Chris Kridler's Sky Diary: storm chasing, photography and rainy-day tales

:: home

:: books

:: gallery

:: data

:: blog

:: kids

:: shop

:: bio

:: help

:: contact

:: ChrisKridler.com

Search

Tempest Tours storm chasing adventures

The Storm Seekers Series, novels about storm chasers by Chris Kridler

Weather and storm chasing gifts and T-shirts

Chris Kridler - video, photography, writing and editing services

Words/images COPYRIGHT © 2016 by Chris Kridler. All rights reserved. Do not use Sky Diary photos on other Web sites. Personal use as computer wallpaper is permitted, but do not distribute photos. Write for information about purchasing video, photographs or articles. | Frequently asked questions

storm gallery: May 15, 2009

May 15, 2009: It seemed clear that there would be storms today, and that they would likely develop rapidly into a squall line once they fired. I thought about a couple of possible targets - the Texas panhandle, where storms could be more isolated on the dryline, and the Kansas-Oklahoma border near Alva, which was not an unreasonable drive (always a consideration) and also had enough upper-level support and huge convective potential to make me think something interesting might happen there. Eventually, there was a tornado reported in the panhandle, but I had cast my luck with northern Oklahoma. I've added a few pictures from May 16 - my drive home - at the end of this account. Share

Click on the thumbnails to see a larger image, or view these photos as a gallery. From the gallery pages, click the "up" arrow to return to this index.

01-051509 02-051509 03-051509
I went into Kansas at Hardtner, north of Alva, then went back just below the border to keep an eye on the sky. Small cumulus clouds were developing on the front, oriented southwest to northeast. With the exception of one Texas storm, the others started in east-central Kansas and zippered southwest. I went west of Medicine Lodge to have a look.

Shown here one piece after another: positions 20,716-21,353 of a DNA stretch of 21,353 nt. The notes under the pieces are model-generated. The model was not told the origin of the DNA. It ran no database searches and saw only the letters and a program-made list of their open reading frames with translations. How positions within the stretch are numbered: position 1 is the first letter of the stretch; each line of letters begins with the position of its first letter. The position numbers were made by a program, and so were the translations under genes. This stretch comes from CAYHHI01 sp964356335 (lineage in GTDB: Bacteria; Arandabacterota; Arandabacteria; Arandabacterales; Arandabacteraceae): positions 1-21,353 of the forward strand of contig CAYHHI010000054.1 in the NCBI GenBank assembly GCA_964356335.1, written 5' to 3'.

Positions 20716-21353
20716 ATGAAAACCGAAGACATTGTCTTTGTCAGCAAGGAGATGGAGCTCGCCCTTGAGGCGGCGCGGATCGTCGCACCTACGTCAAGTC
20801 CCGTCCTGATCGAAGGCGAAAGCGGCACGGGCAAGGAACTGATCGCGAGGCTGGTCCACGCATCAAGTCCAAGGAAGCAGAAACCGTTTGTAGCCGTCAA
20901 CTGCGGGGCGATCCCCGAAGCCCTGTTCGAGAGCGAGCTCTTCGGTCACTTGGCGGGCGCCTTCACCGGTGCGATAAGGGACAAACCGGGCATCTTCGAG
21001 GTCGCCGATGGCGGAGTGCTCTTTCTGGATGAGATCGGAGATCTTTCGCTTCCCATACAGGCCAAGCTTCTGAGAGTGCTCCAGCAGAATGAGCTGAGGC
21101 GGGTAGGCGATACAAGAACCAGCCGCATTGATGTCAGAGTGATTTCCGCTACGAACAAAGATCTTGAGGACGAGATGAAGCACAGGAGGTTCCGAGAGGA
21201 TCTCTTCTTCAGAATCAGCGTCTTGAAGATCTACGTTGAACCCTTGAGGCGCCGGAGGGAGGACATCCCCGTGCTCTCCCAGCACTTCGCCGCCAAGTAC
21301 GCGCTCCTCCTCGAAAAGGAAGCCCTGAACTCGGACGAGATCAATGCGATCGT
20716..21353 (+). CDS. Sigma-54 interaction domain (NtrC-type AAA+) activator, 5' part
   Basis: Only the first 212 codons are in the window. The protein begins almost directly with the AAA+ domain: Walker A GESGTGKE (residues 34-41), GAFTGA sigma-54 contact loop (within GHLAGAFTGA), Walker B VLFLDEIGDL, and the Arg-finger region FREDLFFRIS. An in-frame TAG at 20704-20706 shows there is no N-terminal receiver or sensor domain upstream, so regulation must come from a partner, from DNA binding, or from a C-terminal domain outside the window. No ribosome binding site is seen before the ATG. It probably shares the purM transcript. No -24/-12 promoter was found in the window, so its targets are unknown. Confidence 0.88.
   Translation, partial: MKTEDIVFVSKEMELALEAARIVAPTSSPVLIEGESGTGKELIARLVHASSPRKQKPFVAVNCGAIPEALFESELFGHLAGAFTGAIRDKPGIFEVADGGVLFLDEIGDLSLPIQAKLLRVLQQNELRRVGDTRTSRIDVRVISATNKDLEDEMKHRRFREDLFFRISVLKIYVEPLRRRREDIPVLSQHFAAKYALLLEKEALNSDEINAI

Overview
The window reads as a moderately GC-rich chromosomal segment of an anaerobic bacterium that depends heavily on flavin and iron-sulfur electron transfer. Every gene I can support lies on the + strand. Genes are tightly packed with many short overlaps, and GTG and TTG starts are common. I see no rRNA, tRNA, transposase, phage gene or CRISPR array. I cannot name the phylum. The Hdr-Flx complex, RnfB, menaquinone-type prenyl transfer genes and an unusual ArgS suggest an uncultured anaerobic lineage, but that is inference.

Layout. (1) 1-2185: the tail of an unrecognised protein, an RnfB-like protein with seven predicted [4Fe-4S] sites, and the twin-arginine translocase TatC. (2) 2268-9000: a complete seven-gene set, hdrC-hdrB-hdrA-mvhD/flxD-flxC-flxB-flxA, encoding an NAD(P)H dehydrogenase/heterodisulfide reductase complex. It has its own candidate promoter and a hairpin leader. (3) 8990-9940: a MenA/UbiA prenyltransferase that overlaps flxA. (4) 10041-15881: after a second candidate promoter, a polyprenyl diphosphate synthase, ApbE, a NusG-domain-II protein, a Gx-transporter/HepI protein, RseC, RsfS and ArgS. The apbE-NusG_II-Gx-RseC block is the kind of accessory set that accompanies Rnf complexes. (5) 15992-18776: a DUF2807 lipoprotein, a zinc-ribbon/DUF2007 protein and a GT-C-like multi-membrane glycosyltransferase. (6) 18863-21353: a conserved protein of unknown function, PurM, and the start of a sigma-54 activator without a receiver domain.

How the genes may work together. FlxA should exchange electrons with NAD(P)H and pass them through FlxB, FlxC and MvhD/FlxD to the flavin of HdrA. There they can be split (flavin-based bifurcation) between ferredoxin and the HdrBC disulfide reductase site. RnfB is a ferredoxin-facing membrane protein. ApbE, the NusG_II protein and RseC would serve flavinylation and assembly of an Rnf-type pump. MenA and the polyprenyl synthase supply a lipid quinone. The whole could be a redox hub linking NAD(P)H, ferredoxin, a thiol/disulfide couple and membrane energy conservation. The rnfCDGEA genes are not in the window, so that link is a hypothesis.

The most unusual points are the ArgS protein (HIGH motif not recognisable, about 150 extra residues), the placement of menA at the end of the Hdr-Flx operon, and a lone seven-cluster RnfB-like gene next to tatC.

04-051509 05-051509 06-051509
There were a couple of reports of funnel clouds farther north. I was hoping my part of the line would have more isolated development. "My" cells took a while to get going, but this was a pretty sight. Another view as the growing cluster neared...
07-051509 08-051509 09-051509
Beams of light and pretty convection. I wasn't seeing much in the way of isolated storms on radar, and one promising one was too far north, so I dropped south to pursue a strong line segment. Quarter-size hail or bigger was reported in the storms.
10-051509 11-051509 12-051509
Nice mammatus were forming in the anvil. The line became more laminar as I headed east on Oklahoma Route 11. Here's a broader view of the layered gust front.
13-051509 14-051509 15-051509
Wheat and storm. It wasn't easy to find parking spaces to take pictures, as at least some of the Vortex 2 research caravan was also on this road. Another angle on the dramatic gust front. Sweeping in.
16-051509 17-051509 18-051509
Letting the line begin to overtake me, I saw the "whale's mouth." Looking to the north. A short time exposure blurs the clouds and reveals a quick lightning bolt in the rain. I let the line overtake me at I-35, then drove through it again to start my drive east and home.
19-051609missfunnel 20-051609mobile 21-051609rainbow
May 16: On my way home, I saw a tiny funnel out of a storm in Mississippi. I've enhanced the contrast. It wasn't tornadic - just one of those things. A beautiful storm May 16, as seen from Mobile, Alabama, welcomed me back to the southeast. As shot through my windshield May 16, a rainbow. I returned to Florida for what I hope will be a summer of good lightning storms.

2009 reports and photos

go to the main gallery page | go to storm chasers
go to reports from 2008, 2007, 2006, 2005, 2004, 2003, 2002, 2001, 2000, 1999, 1998, 1997